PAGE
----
Happy Birthday to Rocky Colavito, whom I believe never put any curse on the Cleveland Indians. Rocky was the first major leaguer I ever saw up close. It was in April of 1963. Dave Duncan and I were both prospects at the time and we were among a group of players invited to try out for the Kansas City Athletics. We went out to eat, and a group of Detroit Tigers who were in town came to the same place for dinner. Rocky was a Home Run hitting superstar in 1963 and was very recognizable, and I was in awe of him. I never stopped, largely because he earned it; Rocky had a .391 career batting average when I was the pitcher.
The first time I pitched to Rocky was on June 7, 1966 at Cleveland Stadium. Rocky hit a leadoff single to start the second inning. And I remember the fourth inning well, because I struck out the side, including Rocky and Leon Wagner. The Yankees won that game 7-2, the fourth win of my fledgling career, and I struck out nine batters.
Rocky became a Yankee at the end of his career. The Dodgers had released him around the 1968 All-Star break and the Yankees signed him a few days later. It was very cool when Rocky arrived in the clubhouse and put on the Pinstripes with #29 across his back. And he was a Bronx-born guy and felt very comfortable playing in New York. We were playing the Washington Senators at Yankee Stadium and Rocky was in the lineup, playing Right Field and batting sixth. In his first At-Bat, he hit a deep fly ball that I thought might be a homer, but Del Unser caught it at the warning track. The next time he came to the plate was in the bottom of the fifth. The pitcher was Joe Coleman. It was still a scoreless game, but the Yankees had something going: Joe Pepitone hit a leadoff single, and moved to second on Andy Kosco’s hit. Rocky hit a Home Run, the 370th of his career and his first in Pinstripes. I was pitching the day Rocky hit the last Home Run of his great career, on September 24, 1968 against the Cleveland Indians.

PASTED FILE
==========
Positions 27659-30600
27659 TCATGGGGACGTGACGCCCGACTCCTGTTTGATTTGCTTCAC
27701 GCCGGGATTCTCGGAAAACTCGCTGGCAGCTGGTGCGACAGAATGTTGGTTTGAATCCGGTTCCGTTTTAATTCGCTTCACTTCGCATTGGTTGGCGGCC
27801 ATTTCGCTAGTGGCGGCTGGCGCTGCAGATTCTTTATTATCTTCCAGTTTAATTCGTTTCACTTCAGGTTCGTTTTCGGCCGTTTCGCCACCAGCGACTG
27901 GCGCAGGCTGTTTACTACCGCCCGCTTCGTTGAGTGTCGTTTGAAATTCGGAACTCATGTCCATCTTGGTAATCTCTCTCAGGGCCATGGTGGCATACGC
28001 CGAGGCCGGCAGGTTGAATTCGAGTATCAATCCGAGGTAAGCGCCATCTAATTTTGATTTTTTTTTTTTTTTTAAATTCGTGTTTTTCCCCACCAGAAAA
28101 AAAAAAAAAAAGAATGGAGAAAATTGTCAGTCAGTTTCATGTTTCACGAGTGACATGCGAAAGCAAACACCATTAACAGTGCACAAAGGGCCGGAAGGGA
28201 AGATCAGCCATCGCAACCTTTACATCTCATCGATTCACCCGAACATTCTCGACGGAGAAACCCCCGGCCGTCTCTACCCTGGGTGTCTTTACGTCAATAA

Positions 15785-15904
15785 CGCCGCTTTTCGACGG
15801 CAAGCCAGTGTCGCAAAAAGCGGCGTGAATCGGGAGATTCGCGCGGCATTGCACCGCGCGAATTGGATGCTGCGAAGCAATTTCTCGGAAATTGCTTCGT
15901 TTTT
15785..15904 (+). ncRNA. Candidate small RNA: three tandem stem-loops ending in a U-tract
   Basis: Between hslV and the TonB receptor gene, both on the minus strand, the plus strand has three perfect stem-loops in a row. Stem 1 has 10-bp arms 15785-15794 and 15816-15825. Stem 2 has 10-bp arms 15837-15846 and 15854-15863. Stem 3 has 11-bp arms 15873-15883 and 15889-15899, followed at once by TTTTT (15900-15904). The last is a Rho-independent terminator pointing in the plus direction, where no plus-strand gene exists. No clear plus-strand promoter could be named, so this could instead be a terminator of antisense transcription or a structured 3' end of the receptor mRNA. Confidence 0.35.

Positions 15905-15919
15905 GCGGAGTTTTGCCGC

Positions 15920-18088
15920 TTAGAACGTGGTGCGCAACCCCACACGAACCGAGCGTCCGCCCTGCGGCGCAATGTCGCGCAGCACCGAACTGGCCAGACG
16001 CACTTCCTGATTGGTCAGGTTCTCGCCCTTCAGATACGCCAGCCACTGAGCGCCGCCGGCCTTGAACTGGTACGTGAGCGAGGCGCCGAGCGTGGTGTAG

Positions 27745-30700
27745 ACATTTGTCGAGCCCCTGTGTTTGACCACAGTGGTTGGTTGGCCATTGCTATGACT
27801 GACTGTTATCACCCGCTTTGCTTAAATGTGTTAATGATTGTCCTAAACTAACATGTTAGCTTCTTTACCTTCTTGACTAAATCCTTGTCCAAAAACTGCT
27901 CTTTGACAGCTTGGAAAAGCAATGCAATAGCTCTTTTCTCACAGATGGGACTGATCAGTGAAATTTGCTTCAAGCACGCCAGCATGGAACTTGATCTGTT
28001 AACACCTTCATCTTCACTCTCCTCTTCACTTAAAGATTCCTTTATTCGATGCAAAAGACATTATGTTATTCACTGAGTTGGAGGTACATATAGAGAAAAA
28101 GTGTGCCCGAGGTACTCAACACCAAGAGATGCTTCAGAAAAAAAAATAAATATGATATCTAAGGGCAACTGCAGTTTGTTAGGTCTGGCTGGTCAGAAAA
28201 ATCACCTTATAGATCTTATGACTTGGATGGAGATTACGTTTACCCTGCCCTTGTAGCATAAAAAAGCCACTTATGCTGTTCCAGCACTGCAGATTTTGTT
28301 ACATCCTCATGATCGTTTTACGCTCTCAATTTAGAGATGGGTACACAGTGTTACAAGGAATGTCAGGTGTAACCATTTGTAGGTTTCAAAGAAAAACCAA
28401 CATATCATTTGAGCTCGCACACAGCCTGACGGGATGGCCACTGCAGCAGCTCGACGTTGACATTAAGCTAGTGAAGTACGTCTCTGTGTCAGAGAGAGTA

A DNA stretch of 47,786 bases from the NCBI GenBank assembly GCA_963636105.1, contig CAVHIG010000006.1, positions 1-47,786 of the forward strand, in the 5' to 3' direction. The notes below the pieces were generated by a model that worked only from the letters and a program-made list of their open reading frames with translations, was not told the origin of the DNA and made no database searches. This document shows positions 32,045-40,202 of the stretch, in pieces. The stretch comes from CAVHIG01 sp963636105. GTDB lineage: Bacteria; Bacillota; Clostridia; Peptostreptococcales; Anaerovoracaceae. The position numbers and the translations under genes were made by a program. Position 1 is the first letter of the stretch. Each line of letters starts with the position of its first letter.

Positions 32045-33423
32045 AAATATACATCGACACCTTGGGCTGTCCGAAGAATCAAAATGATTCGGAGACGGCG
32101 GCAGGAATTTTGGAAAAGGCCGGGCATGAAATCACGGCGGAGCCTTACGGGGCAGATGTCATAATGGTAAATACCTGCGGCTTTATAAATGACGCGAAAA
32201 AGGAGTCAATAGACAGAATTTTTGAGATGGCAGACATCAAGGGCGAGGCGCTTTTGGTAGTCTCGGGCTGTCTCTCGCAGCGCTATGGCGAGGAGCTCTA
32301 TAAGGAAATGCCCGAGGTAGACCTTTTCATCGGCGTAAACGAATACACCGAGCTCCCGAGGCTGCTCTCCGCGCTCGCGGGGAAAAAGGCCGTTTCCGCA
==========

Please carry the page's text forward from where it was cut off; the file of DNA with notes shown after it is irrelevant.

The other story to tell when talking about Rocky as a Yankee was the time he pitched. He was 35-years-old and near the end of his career on August 25, 1968, the first game of a Sunday doubleheader against his old team, the Detroit Tigers. Future Yankee Pat Dobson was on the mound for the Tigers. s Ralph Houk was short on pitchers and was trying not to go to his closers until the end of the game. Detroit had taken a 5-0 lead when The Major pulled Steve Barber and turned to Rocky, who entered the game with one out and runners on first and second. Rocky got Al Kaline and Willie Horton out to end the inning. Rocky came back to pitch the fifth and sixth innings. He walked two in the fifth, but gave up no hits and no runs. In the sixth, he gave up a double to Al Kaline, who was left stranded; he even struck out Dick Tracewski.